Here they come. Breathe it in – the cool crisp offshores, the ground swells oozing in from across the Atlantic bringing with them the promise of solid waves.
By Renne Godfrey
It’s the time of year when our surfing ups its game – on the plus side there is the promise of higher wave counts, but also the prospect of heavier hold downs, and tougher paddle outs.
One man has a trick up his sleeve to help us better prepare for the season ahead.
Thomas Hague is a breath coach on a mission to improve surfers comfort and confidence in the water and better our response to wipeouts. In addition to his breathwork experience and qualifications, Thomas has a degree in Sports and Exercise Science, so has an in-depth knowledge of our bodies and how to use the breath to increase our health, happiness, and performance. From his base in North Devon, he works with people all over the world to help them understand and improve the physiology behind their breathing; ‘You breathe approximately 22 thousand times per day or 8 million breaths per year. Mastering one of the most powerful mechanisms in our body can have a tremendous impact’’, Thomas explains.
There is a valid reason why top athletes for years have made the most of breath work – and surfers are right up there with the best of them – many of the world’s big wave surfers work hard on breath-hold training to help them survive the near death hold downs they face.
Thomas believes that if we can optimise our breathing, create a strong foundation and follow a breath training program to increase our carbon dioxide tolerance, we can improve our capabilities not just in the water but in general health and wellbeing too.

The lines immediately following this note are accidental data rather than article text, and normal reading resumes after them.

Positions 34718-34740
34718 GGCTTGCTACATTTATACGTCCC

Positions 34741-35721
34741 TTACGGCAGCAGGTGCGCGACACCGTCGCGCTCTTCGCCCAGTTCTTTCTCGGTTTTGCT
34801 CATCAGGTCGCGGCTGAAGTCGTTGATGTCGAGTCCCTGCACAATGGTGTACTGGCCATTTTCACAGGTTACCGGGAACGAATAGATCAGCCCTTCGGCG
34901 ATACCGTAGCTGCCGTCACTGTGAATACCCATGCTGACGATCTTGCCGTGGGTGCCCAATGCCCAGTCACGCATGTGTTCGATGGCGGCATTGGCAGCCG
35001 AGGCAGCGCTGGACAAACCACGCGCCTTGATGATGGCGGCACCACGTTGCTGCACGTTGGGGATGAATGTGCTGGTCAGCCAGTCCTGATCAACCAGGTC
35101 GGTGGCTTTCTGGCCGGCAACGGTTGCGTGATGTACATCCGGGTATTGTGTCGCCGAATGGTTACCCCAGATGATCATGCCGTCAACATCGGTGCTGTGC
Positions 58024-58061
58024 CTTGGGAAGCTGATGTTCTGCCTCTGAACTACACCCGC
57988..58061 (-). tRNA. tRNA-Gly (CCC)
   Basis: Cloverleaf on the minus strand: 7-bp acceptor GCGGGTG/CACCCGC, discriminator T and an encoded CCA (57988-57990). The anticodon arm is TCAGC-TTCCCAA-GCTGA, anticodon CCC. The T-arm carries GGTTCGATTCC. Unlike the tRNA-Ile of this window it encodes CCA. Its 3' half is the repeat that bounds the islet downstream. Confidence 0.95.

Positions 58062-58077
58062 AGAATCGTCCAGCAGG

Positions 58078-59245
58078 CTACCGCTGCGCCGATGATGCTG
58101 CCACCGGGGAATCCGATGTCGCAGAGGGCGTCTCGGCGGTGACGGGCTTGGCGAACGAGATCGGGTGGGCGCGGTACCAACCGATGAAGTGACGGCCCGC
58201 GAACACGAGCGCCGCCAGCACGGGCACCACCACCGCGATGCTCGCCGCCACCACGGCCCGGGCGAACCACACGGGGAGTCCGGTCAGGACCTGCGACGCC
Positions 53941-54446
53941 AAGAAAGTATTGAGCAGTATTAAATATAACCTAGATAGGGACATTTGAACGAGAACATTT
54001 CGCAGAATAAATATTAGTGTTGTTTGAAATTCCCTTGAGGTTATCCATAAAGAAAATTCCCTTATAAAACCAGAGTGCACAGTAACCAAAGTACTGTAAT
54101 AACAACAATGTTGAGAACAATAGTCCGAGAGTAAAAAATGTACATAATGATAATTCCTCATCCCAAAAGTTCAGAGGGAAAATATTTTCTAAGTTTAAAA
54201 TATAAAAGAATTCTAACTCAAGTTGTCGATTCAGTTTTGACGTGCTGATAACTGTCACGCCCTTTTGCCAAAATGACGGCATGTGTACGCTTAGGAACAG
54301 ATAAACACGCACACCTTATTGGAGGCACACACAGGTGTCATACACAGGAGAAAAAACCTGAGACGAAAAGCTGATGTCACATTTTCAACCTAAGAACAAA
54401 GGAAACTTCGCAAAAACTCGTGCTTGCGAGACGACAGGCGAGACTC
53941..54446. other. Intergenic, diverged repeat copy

‘Breathe with me’ he says reassuringly at a training session at The Wave. One of the signature tests Thomas’s breathwork covers is the Body Oxygen Level Test (BOLT) – an exercise that can determine your carbon dioxide tolerance and breathlessness point during exercise.
Thomas breaks it down into simple steps.
• Have a timer ready on your phone or watch.
• Take a normal silent breath in through your nose and allow a normal silent breath out through your nose.
• Now, pinch your nose closed and keep your mouth closed to stop air entering your lungs.
• Start your timer and see how long it takes until you feel the first distinct desire to breathe.
‘You are not testing how long you can breath-hold for, you are finding out how long until your body reacts to the build-up of CO2’, Thomas explains, ‘your BOLT score will be how long you last from nose pinch and holding your breath until you feel that first distinct desire to breathe.’
As fit, regular surfers, we ideally want a score over 25 and with some training a score of 40 plus. Anything below 25 and Thomas believes that the effectiveness of our breathing on health and performance could do with some help.
The simple step of doing breath work and improving our BOLT score can have knock on health effects across the board – by being more in control, we can delay the onset of breathlessness, improve our quality of sleep, increase energy levels, and reduce stress and anxiety, to name just a few. What’s not to love!
Thomas is working with the English Adaptive Surfing team at the moment and seeing great results in helping the athletes calm themselves before a session, and gain more confidence both in and under the water. Thomas is passionate about his approach – ‘focusing on the way we breathe, slows down our heart rate, increases our heart rate variation (HRV), activates our parasympathetic nervous system, and allows us to be more grounded.’
Understanding what is going on in our bodies during a breath hold on land, can help us stay more relaxed during a hold down in the water, and Thomas’ range of training exercises help to regain effective breathing when we finally pop up.
It’s something we all do, every single day, and by being better at it, and in control of our breath, we can have more confidence, charge harder, and be happier healthier surfers at the same time.